Doubts Mount About Data Payoffs
Mounting evidence contained in vendor surveys suggests executives who play a key role in data and analytics technology investments are increasingly dissatisfied with the results of current approaches to analytics and the ultimate goal of problem solving.
The latest example comes in a report released this week by “decision science” and analytics vendor Mu Sigma, which concludes that businesses are putting the cart before the horse by prioritizing data and analytics technology over sound decision making.
Echoing earlier research, Mu Sigma reported that more than one-third of the companies it surveyed said data quality and consistency were the biggest challenges faced in their analytics initiatives. Similarly, a CEO survey also released this week found a growing lack of confidence in data quality.
While most executives were generally optimistic about the impact of analytics on their businesses, the Mu Sigma report noted skepticism among those early adopters who said they are underperforming against investors’ expectations. The report attributes that skepticism to companies “going about analytics in the wrong way.”
“Because businesses aren’t paying enough attention to creative problem solving, they are falling short in analytics,” argued Tom Pohlmann, head of strategy at Mu Sigma.
Along with data quality challenges, the report also emphasized that underperforming companies are twice as likely to identify data skills deficiencies as a major analytics challenge. Meanwhile, integrating analytics into a company hierarchy also creates problems is terms of who “owns” analytics. Responsibility tends to be spread among chief analytics, data, financial, information and even chief marketing officers.
Twenty-three percent said CIOs oversee data and analytics while 13 percent have created a new “chief analytics officer” position.
In terms of methodology, more than three-quarters of respondents said they either “lead with” or limit themselves to available data when attempting to solve a business problem. Twenty-six percent said they initially focus on the “desired outcome.”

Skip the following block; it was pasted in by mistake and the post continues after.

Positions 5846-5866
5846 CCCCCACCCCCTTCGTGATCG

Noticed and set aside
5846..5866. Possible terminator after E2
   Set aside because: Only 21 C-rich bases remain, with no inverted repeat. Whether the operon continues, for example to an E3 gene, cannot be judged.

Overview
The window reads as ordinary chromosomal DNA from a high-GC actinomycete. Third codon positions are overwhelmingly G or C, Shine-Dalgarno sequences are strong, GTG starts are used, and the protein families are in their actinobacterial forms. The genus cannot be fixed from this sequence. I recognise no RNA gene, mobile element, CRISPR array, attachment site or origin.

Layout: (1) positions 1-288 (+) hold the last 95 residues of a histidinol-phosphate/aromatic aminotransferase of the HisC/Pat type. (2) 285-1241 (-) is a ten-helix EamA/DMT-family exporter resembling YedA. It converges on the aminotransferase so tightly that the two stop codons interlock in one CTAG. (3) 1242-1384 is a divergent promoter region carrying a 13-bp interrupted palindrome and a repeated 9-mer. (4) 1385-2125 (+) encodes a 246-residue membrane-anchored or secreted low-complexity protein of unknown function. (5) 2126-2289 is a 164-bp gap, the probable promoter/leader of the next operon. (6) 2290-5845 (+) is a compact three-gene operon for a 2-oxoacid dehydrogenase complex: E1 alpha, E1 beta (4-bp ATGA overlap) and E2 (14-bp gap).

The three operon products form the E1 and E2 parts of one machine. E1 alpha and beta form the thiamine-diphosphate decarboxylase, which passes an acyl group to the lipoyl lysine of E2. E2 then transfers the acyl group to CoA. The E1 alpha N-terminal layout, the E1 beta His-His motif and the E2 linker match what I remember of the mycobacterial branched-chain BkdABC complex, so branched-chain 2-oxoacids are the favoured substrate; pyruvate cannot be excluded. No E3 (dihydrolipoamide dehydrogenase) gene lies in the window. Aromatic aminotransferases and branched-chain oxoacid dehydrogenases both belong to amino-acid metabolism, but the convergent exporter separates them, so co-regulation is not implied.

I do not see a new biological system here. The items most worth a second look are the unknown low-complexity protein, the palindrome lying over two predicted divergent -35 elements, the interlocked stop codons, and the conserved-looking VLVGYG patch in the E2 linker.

Those results underscore the need for new approaches to problem solving, the report argued. “Organizations don’t approach analytics with the same rigor that they do other, more mature disciplines,” Mu Sigma asserted in releasing the report results. “Many do not follow a consistent methodology for problem-solving, focusing instead on plugging holes in their data and workforce.”
Among the remedies cited by respondents was the need for greater collaboration when using analytics tools. That approach would help overcome organizational shortfalls such as the lack of consistent methodologies for leveraging data analytics to solve business problems. Thirty-nine percent of those executives polled acknowledged they could do a better job of developing an analytics framework while 24 percent said a clear analytical roadmap was a priority in the coming year.
The online survey of 150 U.S. executives was conducted during the first half of 2016. Most exercise “heavy influence” over data and analytics investment decisions, the vendor said.